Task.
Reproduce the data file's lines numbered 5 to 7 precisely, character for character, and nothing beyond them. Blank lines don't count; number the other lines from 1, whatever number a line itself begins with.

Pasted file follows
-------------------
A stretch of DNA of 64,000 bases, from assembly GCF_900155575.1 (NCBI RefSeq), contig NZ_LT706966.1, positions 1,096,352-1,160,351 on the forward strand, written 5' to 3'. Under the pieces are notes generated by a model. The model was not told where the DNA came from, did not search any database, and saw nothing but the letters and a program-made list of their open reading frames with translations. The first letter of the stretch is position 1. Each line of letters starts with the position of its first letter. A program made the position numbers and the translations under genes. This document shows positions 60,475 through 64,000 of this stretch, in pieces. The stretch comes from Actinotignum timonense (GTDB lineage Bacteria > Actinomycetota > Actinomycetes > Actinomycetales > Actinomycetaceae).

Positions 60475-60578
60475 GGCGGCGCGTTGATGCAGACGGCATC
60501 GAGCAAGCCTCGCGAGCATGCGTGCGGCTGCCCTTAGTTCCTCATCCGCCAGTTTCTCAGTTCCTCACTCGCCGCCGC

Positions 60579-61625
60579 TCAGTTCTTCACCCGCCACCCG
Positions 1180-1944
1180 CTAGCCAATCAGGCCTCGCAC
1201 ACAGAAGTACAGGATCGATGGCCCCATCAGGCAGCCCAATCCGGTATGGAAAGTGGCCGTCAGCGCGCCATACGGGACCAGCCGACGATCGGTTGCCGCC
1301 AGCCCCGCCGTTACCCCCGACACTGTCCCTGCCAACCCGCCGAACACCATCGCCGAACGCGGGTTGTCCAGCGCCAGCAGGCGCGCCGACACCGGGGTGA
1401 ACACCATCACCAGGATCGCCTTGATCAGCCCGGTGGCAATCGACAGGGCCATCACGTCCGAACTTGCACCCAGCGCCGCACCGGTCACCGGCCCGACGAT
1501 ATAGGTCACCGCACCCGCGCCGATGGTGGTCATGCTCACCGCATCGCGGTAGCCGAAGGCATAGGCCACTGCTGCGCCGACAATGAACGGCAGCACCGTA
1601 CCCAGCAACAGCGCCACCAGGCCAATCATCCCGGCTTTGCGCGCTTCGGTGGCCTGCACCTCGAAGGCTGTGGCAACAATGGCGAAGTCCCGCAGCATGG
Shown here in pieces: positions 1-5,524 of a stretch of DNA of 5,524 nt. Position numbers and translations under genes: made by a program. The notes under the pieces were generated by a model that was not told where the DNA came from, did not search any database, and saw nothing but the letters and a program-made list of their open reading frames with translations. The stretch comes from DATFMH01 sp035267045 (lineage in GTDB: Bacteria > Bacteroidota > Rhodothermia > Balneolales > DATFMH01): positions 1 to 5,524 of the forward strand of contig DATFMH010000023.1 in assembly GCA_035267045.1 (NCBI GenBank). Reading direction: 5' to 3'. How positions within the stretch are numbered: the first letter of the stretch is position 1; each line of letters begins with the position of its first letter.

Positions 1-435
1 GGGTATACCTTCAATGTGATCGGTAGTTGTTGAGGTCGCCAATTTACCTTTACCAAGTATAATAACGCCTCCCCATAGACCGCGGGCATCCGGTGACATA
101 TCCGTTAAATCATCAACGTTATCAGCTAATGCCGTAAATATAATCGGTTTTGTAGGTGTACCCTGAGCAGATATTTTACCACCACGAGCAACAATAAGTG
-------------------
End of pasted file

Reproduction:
Positions 60579-61625
60579 TCAGTTCTTCACCCGCCACCCG
Positions 1180-1944